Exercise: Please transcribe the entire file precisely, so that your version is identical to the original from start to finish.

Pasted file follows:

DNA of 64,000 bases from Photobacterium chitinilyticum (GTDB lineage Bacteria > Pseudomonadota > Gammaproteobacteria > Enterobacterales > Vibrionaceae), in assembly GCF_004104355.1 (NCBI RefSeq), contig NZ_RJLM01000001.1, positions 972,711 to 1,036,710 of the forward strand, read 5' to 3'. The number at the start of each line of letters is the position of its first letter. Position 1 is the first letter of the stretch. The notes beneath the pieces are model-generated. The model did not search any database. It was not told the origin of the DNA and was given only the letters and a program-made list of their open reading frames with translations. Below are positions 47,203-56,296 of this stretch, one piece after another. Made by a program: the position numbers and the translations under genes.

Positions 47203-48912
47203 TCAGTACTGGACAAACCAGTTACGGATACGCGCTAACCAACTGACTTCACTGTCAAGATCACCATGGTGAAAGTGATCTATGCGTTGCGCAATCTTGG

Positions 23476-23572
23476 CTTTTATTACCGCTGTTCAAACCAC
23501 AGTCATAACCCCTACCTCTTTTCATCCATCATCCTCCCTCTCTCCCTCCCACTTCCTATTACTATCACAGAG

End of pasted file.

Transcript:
DNA of 64,000 bases from Photobacterium chitinilyticum (GTDB lineage Bacteria > Pseudomonadota > Gammaproteobacteria > Enterobacterales > Vibrionaceae), in assembly GCF_004104355.1 (NCBI RefSeq), contig NZ_RJLM01000001.1, positions 972,711 to 1,036,710 of the forward strand, read 5' to 3'. The number at the start of each line of letters is the position of its first letter. Position 1 is the first letter of the stretch. The notes beneath the pieces are model-generated. The model did not search any database. It was not told the origin of the DNA and was given only the letters and a program-made list of their open reading frames with translations. Below are positions 47,203-56,296 of this stretch, one piece after another. Made by a program: the position numbers and the translations under genes.

Positions 47203-48912
47203 TCAGTACTGGACAAACCAGTTACGGATACGCGCTAACCAACTGACTTCACTGTCAAGATCACCATGGTGAAAGTGATCTATGCGTTGCGCAATCTTGG

Positions 23476-23572
23476 CTTTTATTACCGCTGTTCAAACCAC
23501 AGTCATAACCCCTACCTCTTTTCATCCATCATCCTCCCTCTCTCCCTCCCACTTCCTATTACTATCACAGAG